Cuban Style Skirt Steak + 5 Tips for a Better Sear

Cuban Style Skirt Steak

I won’t lie to you — I like steak. To be specific, I like pan-seared steak. It’s the roar of the hood fan as it comes up to speed; the exhilaration and anticipation of the pop, crackle, and sizzle of red meat on a hot pan; and the wisps of white smoke curling around the steak’s edges, like a passionate embrace that gently kisses the bits of ground black peppercorn and fat. And, as always, the resulting taste of the brown butter against the crispy-edged meat. This kind of carnivorous zeal should be illegal.

Something as simple as pan-seared steak doesn’t need much adornment — think of a classic Steak Diane, an Au Poivre, or one topped with a sauce Bearnaise or a simple compound butter. If you are anything like me, a mess of caramelized onions is about as good as it gets.

Nevertheless, I am always looking to improve on a good thing. And, as always, I am surprised at some of the places where you can discover improvement. Like when I sat down to a table at a mom-and-pop joint, a Cuban restaurant called El Siboney, while visiting Key West not long ago. I ordered something I normally wouldn’t when eating at a Cuban restaurant: a steak.

Skirt Steak

It must have been fate. To make a long story short, after devouring the sizzling hot skirt steak marinated in mojo and speckled with bits of onion tossed with parsley, I vowed to learn this steak’s secrets. As with most things Floribbean, when I can’t figure it out myself, I defer to one chef: Norman Van Aken. I cracked open one of his many cookbooks, New World Kitchen, and went directly to his recipe for Bistec de Palomillo. Just as I figured, the answers to my questions were there on the pages laid out before me.

Not one to leave well enough alone, I contacted Chef Van Aken. The answers begged more questions: What was the difference between Bistec de Palomillo and Bistec Encebollado? It turns out the first uses sirloin that is pounded thin, and the other uses skirt steak. As all great chefs do, he had some updates for those willing to stray from tradition, like using a chipotle vinegar in his mojo, and topping with cebollas fritas (fried egg-battered onions).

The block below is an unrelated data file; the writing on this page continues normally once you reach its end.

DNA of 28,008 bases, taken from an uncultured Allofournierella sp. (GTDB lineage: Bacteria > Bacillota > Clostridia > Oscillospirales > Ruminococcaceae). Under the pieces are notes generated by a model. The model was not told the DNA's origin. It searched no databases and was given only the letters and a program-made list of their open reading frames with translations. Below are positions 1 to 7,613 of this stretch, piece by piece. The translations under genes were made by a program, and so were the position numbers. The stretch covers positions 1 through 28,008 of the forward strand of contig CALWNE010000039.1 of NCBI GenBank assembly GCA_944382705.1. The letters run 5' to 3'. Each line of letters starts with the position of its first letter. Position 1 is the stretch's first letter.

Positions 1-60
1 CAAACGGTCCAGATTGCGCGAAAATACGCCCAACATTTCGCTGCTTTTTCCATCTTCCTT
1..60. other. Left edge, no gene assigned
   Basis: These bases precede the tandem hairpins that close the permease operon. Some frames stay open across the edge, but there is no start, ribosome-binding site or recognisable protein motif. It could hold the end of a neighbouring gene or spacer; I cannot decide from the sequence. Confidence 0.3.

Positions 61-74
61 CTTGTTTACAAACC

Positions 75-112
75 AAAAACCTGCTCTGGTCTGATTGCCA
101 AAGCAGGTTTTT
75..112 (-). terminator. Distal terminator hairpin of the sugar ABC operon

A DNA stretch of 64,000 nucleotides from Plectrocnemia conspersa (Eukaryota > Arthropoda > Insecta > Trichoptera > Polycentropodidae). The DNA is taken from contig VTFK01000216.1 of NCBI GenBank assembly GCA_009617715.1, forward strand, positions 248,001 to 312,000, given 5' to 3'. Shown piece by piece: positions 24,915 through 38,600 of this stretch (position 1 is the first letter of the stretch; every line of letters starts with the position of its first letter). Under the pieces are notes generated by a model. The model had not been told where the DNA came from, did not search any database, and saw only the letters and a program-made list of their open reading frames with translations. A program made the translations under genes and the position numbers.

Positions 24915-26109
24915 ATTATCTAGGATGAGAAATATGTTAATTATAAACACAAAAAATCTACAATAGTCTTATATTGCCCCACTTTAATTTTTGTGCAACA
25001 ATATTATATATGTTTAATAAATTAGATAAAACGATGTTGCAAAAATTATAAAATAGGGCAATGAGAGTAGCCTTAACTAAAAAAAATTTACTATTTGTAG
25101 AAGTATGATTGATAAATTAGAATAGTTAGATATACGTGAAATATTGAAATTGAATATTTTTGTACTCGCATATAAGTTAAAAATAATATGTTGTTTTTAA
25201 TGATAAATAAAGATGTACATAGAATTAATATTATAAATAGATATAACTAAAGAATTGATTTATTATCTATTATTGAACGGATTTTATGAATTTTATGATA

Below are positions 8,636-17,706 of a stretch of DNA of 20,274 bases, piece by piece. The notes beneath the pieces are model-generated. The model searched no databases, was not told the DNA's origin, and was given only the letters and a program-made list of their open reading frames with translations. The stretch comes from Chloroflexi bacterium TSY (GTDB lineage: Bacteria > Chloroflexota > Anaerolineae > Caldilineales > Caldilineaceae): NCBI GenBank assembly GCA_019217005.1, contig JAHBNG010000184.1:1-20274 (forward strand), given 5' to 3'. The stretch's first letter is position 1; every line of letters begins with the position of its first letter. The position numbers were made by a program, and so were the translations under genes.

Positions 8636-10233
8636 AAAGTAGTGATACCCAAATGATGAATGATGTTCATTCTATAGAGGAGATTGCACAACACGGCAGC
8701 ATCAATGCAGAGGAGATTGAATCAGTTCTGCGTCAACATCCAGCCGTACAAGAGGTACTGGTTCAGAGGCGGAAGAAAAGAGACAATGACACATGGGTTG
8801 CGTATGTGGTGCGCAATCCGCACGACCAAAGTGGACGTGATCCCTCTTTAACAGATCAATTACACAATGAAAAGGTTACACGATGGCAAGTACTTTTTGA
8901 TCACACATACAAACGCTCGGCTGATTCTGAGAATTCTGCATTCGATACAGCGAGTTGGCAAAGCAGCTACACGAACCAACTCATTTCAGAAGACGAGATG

For my purposes here — at least for today — I am sticking to tradition: to the taste of quickly seared minced red onion and the mystery of a good mojo that rings true to what I tasted in Key West. For the latter, I already know that there is none better than Chef Van Akens’ Classic Sour Orange Mojo.

Cuban Style Skirt Steak

Five tips for better pan searing:

1. Use the right skillet. I personally like cast iron, but I also know that any heavy-bottomed pan — like stainless steel — will suffice. You need something that will distribute the heat evenly.

2. Make sure the pan is hot enough, but not too hot. I can’t stress this enough — practice makes perfect. To me the ideal temperature is just before the oil starts to smoke. If I drop something into the oiled pan and it sizzles immediately (with vigor but not violently), then I am ready to sear my steak.

3. I always — even if I am going to marinate — salt and then air dry my steaks, chicken breasts, or pork chops in the refrigerator for at least 2 to 4 hours, and most of the time overnight. Drying out the surface in this manner will allow for good caramelization that merely patting dry never will.